2.9% above the Australian base rate and mature in August 2007. As of September 30, 2004, the interest rate on the HCA Facilit ies and the New
HCCA Facility was 8.38%.

     On March 21, 1997, Huntsman Specialty executed a 7.0% subordinated note in the amount of $75 million, payable to BASF Capital
Corporation and maturing on April 30, 2008. Under the terms of the note, accrued interest fro m inception through April 30, 2002 was not paid
in cash and was added to the note for a total principal amount of $106.6 million. Interest that accrued after April 30, 2002 is payable quarterly
in cash, beginning on July 30, 2002. For financial reporting purposes, the note was initially recorded at its estimated fair value of $58.2 million,
based on prevailing market rates at that time. As of September 30, 2004 and December 31, 2003, the unamortized discount on the note is
$5.8 million and $6.9 million, respectively.

    HI maintains a $25 million mu lticurrency overdraft facility for its European subsidiaries (the "HI European Overdraft Facility"), all of
which was available as of September 30, 2004. As of December 31, 2003, HI had approximately $7.5 million outstanding under the HI
European Overdraft Facility included within t rade payables. The HI European Overdraft Facility is used for daily working capit al needs.

    As of September 30, 2004, HLLC had $24.3 million outstanding in short term notes payable for financing a portion of our insurance
premiu ms. Such notes have monthly scheduled amortizat ion payments through April 1, 2005, bear interest at rates ranging from 3.65% to
4.0%, and are secured by unearned insurance premiu ms.

      Included within other debt is debt associated with one of HI's Chinese MDI jo int ventures. In January 2003, HI entered into a joint venture
agreement with Shanghai Chlor-Alkali Chemical Co mpany, Ltd. to build M DI production facilities near Shanghai, Ch ina. HI o wns 70% of the
joint venture, Huntsman Polyurethanes Shanghai Ltd. (the "Ch inese Splitting JV" ), which is a consolidated affiliate. On September 19, 2003,
the Chinese Splitt ing JV obtained secured financing for the

                                                                        81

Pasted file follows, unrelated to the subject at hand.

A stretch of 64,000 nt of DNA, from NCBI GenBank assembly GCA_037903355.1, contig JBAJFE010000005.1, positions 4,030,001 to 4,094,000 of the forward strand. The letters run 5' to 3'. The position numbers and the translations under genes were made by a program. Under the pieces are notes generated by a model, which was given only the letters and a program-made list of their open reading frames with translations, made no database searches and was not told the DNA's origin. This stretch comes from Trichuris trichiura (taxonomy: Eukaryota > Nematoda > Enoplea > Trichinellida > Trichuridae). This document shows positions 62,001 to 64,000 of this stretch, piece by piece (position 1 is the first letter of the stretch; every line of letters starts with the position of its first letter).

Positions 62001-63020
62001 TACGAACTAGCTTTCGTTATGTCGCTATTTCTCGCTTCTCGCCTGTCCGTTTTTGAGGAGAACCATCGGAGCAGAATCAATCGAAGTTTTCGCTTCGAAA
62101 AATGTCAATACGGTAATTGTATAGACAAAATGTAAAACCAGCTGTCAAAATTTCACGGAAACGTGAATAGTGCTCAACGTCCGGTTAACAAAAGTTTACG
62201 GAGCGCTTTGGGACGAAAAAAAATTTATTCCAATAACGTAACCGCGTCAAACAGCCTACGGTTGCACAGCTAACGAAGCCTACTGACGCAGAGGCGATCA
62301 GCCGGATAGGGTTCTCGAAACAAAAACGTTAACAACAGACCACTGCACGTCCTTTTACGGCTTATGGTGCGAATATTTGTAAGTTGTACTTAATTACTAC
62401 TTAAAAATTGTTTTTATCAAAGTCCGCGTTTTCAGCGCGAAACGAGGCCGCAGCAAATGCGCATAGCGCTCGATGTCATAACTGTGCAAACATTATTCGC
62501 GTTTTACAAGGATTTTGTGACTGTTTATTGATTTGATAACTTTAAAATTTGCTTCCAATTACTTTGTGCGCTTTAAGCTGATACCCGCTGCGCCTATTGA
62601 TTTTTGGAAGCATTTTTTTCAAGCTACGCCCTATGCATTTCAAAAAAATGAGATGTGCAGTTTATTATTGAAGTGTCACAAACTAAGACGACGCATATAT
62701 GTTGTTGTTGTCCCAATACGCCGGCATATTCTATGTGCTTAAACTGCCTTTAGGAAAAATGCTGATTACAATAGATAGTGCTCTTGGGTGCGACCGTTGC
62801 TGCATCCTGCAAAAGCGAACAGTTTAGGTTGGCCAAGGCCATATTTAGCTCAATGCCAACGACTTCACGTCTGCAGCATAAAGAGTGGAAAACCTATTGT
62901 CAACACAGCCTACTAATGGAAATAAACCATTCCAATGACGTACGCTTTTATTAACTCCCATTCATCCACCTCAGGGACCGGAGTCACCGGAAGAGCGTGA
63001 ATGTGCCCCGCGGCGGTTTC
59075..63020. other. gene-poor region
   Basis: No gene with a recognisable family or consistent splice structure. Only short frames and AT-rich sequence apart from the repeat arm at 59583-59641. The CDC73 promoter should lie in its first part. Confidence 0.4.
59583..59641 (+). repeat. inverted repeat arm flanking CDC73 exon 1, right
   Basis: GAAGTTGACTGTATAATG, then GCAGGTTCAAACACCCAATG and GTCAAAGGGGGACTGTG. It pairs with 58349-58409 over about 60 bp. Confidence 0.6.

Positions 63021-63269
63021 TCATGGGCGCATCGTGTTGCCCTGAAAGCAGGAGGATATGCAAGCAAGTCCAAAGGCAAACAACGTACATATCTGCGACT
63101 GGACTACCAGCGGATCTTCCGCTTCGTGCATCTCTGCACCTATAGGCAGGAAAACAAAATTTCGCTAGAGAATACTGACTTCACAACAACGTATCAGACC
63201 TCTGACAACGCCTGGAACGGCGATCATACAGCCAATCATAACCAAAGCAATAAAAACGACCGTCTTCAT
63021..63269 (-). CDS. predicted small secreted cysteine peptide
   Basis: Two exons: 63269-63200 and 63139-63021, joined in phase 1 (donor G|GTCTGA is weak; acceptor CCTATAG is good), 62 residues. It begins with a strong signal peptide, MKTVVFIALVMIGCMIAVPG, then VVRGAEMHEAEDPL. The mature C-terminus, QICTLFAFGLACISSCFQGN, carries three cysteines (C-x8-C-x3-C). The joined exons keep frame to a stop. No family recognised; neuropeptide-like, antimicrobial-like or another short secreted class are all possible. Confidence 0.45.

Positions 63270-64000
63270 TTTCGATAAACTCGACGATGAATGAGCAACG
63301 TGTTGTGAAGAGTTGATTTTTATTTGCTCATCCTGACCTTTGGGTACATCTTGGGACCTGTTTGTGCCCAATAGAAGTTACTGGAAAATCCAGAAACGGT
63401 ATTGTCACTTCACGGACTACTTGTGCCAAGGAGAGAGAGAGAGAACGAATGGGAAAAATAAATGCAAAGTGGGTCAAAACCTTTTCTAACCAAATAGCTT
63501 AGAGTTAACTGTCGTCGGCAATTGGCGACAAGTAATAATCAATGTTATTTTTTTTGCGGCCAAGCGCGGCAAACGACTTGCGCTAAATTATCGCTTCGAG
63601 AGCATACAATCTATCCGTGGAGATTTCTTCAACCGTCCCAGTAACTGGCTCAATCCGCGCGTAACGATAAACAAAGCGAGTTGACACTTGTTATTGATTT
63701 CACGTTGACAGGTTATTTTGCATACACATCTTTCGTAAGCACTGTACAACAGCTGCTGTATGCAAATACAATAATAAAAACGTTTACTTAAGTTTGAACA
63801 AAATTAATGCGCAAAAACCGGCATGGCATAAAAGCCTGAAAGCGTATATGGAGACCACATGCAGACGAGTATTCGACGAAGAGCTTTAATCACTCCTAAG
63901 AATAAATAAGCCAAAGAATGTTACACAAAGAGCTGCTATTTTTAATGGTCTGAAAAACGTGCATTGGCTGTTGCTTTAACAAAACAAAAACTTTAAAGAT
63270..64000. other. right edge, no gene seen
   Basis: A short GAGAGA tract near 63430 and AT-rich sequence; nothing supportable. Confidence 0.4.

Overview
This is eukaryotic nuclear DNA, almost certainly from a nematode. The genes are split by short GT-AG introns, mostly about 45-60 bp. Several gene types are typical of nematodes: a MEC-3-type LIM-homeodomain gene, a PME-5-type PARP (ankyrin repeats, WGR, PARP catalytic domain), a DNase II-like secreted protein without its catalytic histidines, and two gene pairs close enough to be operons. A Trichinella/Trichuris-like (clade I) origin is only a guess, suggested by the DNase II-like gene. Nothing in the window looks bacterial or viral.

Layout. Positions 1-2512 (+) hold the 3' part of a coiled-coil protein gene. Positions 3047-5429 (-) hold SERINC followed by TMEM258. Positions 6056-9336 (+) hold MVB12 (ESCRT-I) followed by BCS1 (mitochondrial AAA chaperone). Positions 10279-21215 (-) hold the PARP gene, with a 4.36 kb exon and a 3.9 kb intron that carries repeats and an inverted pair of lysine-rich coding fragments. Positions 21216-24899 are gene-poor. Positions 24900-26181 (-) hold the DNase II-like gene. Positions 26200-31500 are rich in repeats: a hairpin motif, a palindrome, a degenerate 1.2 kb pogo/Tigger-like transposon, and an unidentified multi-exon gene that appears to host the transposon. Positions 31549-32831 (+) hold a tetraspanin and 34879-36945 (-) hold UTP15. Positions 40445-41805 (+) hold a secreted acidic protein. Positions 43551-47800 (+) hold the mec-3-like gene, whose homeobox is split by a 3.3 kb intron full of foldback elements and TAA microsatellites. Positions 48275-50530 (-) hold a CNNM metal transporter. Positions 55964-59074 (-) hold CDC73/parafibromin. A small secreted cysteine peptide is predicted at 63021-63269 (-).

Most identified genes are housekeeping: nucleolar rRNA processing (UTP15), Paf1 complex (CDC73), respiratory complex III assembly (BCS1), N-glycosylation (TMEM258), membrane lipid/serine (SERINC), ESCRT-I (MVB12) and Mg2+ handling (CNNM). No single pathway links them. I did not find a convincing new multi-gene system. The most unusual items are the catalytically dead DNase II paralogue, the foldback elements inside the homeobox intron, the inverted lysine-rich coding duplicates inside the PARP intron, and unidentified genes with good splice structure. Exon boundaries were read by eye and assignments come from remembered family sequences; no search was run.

construction of the production facilities consisting of variou s committed loans in the aggregate amount of approximately $119 million in U.S.
dollar equivalents. As of September 30, 2004, there were $7.0 million outstanding in U.S. dollar borrowings and 10.0 million in RM B
borrowings ($1.2 million) under these facilit ies. The interest rate on these facilit ies is LIBOR plus 0.48% for U.S. dollar borro wings and 90%
of the Peoples Bank o f China rate for RM B borro wings. As of September 30, 2004, the interest rates for U.S. dollar borro wings and RM B
borrowings were appro ximately 2.6% and 5.2%, respectively. The loans are secured by substantially all the assets of the Chinese Splitting JV
and will be repaid in 16 semi-annual installments, beginning no later than June 30, 2007. The financing will be non-recourse to HI, but is
guaranteed during the construction phase by us. We unconditionally guarantee 70% of any amounts due and unpaid by the Chinese Splitting JV
under the loans described above. Our guarantee remains in effect until the Ch inese Splitting JV has commenced produc tion of at least 70% of
capacity for at least 30 days and achieved a debt service coverage ratio of at least 1.5:1.

     Receivables Securitization

     HI has an accounts receivable securitizat ion program, under which interests in certain of its trade receivables are t ransferred to a qualified
off-balance sheet entity. As of September 30, 2004, the qualified off-balance sheet entity had issued $197 million in med iu m term notes and
$37 million in co mmercial paper. See "—Off-Balance Sheet Arrangements."

Short-Term and Long-Term Li qui dity; Compli ance with Covenants

    We depend upon our credit facilities and other debt instruments to provide liquidity fo r our operations and working capital n eeds. As of
September 30, 2004, we had approximately $905 million of co mbined cash and combined unused borrowing capacity, consisting of
approximately $167 million attributable to HLLC, appro ximately $629 million attributable to HI and appro ximately $109 million attributable to
Advanced Materials. In co mpliance with applicab le provisions in its credit facilities, on December 31, 2004, HI prepaid $59 million on the HI
Term Facility in the HI Term Repay ment. Such prepayment has been applied in accordance with the provisions of the HI Credit F acilities in
such a manner that there will be no scheduled maturities under the HI Credit Facilities due until June 2006 and such that all remaining
scheduled maturit ies under the HI Term Facility shall be reduced pro rata.

     We believe our current liquidity, together with funds gen erated by our businesses, is sufficient to meet the short-term and long-term needs
of our businesses, including funding operations, making capital expenditures and servicing our debt obligations in the ordina ry course. We
believe that we are currently in co mpliance with the covenants contained in the agreements governing our senior secured credit facilit ies and
the indentures governing our notes.

Certain Credit Support Issues

      Our subsidiaries HIH and HI have not guaranteed or provided any other cred it support to HLLC's obligations under the HLLC Credit